Seitz, Aldisert and Rosenn, Circuit Judges.
This is an appeal from a judgment entered by the district court on a jury verdict for plaintiff and from an order of the district court denying appellant's motions for a judgment n.o.v., for a new trial, and for an amendment of judgment.
Plaintiff, William R. Beavers, Administrator of the Estate of Malcolm R. Mason, commenced a diversity action under the Pennsylvania Survival and Wrongful Death Acts*fn1 against West Penn Power Company (West Penn) and appellant, Bell Telephone Company of Pennsylvania (Bell). Malcolm R. Mason (decedent), aged ten, was killed when he came into contact with a high tension wire while climbing a tree near the edge of his parents' property. The wire was owned and maintained by West Penn and was, pursuant to the terms of an agreement between the defendants, strung on poles owned by Bell. Plaintiff alleged that West Penn was negligent in maintaining its wires and the poles to which they were attached, in failing to insulate the wires, in failing to notify decedent's parents of a dangerous condition existing on their property, and in failing to exercise the degree of care owing to the public generally. He also alleged that West Penn was a trespasser since its wires were outside the utility easement on the Mason property.
Plaintiff claimed that Bell was negligent in failing to properly install, maintain, and/or inspect the telephone poles and the attached wires, in using defective poles, in failing to warn decedent's parents of a dangerous condition existing on their property, and in failing to exercise the degree of care it owed to decedent. He also alleged that Bell was a trespasser since its poles leaned outside the utility easement on the Mason property. Bell denied the allegations of negligence and trespass and claimed that the decedent was guilty of contributory negligence.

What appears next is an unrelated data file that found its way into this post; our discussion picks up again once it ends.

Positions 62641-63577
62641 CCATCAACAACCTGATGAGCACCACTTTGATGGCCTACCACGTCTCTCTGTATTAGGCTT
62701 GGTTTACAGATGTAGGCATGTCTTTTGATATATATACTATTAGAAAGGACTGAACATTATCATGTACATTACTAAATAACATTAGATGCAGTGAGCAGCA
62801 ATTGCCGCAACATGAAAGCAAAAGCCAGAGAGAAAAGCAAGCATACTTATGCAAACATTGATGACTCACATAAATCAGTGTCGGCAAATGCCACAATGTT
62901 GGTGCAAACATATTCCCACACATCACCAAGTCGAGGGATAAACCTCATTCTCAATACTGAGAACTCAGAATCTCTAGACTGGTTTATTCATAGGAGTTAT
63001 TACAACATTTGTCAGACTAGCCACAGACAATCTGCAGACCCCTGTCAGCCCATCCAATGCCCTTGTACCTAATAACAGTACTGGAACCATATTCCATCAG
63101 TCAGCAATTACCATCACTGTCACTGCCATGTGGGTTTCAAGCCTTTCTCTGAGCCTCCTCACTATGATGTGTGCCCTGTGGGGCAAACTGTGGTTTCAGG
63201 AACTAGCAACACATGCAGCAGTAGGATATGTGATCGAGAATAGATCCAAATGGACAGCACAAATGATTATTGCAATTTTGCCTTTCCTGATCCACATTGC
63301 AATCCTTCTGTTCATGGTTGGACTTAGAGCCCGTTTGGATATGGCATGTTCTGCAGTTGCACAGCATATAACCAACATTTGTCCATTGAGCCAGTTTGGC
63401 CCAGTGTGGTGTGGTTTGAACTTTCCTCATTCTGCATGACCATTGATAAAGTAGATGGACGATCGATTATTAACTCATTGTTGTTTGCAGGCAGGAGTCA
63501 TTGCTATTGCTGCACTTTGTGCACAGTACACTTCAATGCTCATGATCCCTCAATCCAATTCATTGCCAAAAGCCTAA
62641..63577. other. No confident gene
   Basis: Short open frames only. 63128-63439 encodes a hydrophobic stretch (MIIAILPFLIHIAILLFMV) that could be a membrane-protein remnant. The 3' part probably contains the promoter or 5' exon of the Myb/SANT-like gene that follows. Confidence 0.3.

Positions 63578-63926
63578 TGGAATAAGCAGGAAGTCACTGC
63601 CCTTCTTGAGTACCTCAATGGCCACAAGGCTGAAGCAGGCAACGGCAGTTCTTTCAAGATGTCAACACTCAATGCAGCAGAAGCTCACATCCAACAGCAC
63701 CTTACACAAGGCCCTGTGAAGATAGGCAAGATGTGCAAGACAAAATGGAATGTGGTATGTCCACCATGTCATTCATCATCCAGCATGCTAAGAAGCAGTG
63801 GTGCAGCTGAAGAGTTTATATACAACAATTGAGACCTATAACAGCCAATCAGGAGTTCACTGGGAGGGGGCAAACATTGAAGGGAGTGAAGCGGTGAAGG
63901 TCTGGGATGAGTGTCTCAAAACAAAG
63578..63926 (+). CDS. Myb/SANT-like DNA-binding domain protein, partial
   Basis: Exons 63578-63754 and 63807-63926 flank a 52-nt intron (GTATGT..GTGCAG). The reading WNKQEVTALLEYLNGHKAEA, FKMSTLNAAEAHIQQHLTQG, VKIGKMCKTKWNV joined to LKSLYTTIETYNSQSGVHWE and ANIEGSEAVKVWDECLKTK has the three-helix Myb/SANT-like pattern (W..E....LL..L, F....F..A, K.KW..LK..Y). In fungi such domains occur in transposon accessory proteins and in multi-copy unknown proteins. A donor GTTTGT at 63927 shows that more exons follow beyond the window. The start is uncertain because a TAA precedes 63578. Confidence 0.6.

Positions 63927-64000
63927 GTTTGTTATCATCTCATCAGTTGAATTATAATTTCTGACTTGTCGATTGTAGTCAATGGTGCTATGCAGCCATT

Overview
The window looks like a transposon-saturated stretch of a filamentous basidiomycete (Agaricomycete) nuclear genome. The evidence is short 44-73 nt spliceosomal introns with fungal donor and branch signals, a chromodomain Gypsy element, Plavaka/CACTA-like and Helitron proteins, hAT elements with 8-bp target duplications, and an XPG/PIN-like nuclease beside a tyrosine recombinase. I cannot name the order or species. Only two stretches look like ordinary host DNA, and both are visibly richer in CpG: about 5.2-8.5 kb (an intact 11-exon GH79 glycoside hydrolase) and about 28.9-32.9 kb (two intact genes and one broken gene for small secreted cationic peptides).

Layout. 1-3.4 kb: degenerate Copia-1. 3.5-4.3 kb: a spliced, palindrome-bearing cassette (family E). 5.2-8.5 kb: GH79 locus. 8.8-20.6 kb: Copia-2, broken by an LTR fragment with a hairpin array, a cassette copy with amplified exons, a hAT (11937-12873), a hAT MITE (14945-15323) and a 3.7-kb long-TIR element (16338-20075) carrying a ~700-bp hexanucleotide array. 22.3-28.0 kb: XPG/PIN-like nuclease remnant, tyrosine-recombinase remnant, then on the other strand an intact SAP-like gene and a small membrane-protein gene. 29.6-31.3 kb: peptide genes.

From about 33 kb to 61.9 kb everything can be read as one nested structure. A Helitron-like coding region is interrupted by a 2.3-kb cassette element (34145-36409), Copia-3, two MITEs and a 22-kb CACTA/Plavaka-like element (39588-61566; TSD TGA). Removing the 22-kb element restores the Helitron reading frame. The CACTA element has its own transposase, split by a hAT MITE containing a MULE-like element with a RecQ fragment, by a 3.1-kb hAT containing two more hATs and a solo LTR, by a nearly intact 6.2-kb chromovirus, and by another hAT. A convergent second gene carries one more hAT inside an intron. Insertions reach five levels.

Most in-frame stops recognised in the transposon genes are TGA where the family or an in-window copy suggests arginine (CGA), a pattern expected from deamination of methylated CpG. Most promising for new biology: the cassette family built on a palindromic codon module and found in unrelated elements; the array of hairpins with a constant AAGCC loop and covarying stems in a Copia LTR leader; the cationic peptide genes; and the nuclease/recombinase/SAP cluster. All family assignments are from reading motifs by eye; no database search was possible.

Bell also filed a third-party complaint against decedent's parents, alleging that they were negligent in the supervision of decedent and in failing to warn West Penn or Bell of an allegedly dangerous condition on the Mason property. Bell claimed that the parents were liable over to it for any sums for which Bell might be liable or, alternatively, that it was entitled to contribution from them. The parents denied Bell's allegations and set up the intra-family tort immunity doctrine as a defense.
The trial judge ruled as a matter of law that West Penn and Bell were engaged in a joint venture with regard to the maintenance of the electric transmission line involved and instructed the jury to impute the negligence of Bell or West Penn to the other. In connection with the trespass issue he ruled, contrary to Bell's contention, that Bell's easement was limited to a 10-foot strip upon the Mason property along the northeast boundary line of the property.
In answer to special interrogatories the jury found that the negligence of West Penn and Bell and the negligence of the parents caused the death of decedent; that decedent was free from contributory negligence; that the point at which decedent met his death was on his parents' property but more than 10 feet from the northeast boundary line of such property; and that the damages sustained by the estate as a result of the death were $85,000. Judgment in that amount was entered against Bell and West Penn.*fn2 Judgment in favor of the parents was entered on Bell's third-party complaint. After the denial of its motions Bell appealed. West Penn settled with plaintiff after the entry of the judgment and thus is not a party to the appeal.